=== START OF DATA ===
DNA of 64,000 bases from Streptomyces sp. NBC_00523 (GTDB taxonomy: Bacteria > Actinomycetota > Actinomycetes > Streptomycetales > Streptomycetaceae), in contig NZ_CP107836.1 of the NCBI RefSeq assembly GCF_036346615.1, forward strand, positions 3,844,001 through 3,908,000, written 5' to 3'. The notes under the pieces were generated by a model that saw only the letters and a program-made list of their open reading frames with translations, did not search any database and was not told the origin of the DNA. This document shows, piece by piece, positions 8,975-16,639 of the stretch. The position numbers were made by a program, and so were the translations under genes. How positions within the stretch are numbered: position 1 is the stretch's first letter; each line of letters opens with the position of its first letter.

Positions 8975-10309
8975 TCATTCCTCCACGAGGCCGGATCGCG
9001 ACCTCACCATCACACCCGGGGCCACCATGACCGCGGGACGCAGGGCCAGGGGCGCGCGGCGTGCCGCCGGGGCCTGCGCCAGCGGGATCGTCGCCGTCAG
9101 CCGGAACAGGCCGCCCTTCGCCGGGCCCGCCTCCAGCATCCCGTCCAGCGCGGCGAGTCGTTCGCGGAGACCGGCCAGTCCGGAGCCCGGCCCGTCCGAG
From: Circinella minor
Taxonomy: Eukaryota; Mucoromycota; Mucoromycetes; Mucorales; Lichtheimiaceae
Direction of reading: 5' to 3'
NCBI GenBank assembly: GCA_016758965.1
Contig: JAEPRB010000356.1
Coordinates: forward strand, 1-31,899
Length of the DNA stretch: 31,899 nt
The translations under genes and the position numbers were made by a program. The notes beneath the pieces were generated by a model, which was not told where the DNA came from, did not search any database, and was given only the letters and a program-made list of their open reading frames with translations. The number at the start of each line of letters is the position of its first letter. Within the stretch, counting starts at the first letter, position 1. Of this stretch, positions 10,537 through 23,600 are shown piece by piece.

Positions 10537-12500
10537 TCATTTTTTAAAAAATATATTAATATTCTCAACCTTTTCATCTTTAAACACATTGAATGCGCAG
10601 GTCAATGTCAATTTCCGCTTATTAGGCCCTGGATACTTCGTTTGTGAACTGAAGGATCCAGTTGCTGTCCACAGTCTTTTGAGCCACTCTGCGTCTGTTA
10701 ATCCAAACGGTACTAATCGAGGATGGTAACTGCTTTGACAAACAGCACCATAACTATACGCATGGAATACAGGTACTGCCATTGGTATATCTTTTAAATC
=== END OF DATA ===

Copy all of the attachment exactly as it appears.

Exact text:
DNA of 64,000 bases from Streptomyces sp. NBC_00523 (GTDB taxonomy: Bacteria > Actinomycetota > Actinomycetes > Streptomycetales > Streptomycetaceae), in contig NZ_CP107836.1 of the NCBI RefSeq assembly GCF_036346615.1, forward strand, positions 3,844,001 through 3,908,000, written 5' to 3'. The notes under the pieces were generated by a model that saw only the letters and a program-made list of their open reading frames with translations, did not search any database and was not told the origin of the DNA. This document shows, piece by piece, positions 8,975-16,639 of the stretch. The position numbers were made by a program, and so were the translations under genes. How positions within the stretch are numbered: position 1 is the stretch's first letter; each line of letters opens with the position of its first letter.

Positions 8975-10309
8975 TCATTCCTCCACGAGGCCGGATCGCG
9001 ACCTCACCATCACACCCGGGGCCACCATGACCGCGGGACGCAGGGCCAGGGGCGCGCGGCGTGCCGCCGGGGCCTGCGCCAGCGGGATCGTCGCCGTCAG
9101 CCGGAACAGGCCGCCCTTCGCCGGGCCCGCCTCCAGCATCCCGTCCAGCGCGGCGAGTCGTTCGCGGAGACCGGCCAGTCCGGAGCCCGGCCCGTCCGAG
From: Circinella minor
Taxonomy: Eukaryota; Mucoromycota; Mucoromycetes; Mucorales; Lichtheimiaceae
Direction of reading: 5' to 3'
NCBI GenBank assembly: GCA_016758965.1
Contig: JAEPRB010000356.1
Coordinates: forward strand, 1-31,899
Length of the DNA stretch: 31,899 nt
The translations under genes and the position numbers were made by a program. The notes beneath the pieces were generated by a model, which was not told where the DNA came from, did not search any database, and was given only the letters and a program-made list of their open reading frames with translations. The number at the start of each line of letters is the position of its first letter. Within the stretch, counting starts at the first letter, position 1. Of this stretch, positions 10,537 through 23,600 are shown piece by piece.

Positions 10537-12500
10537 TCATTTTTTAAAAAATATATTAATATTCTCAACCTTTTCATCTTTAAACACATTGAATGCGCAG
10601 GTCAATGTCAATTTCCGCTTATTAGGCCCTGGATACTTCGTTTGTGAACTGAAGGATCCAGTTGCTGTCCACAGTCTTTTGAGCCACTCTGCGTCTGTTA
10701 ATCCAAACGGTACTAATCGAGGATGGTAACTGCTTTGACAAACAGCACCATAACTATACGCATGGAATACAGGTACTGCCATTGGTATATCTTTTAAATC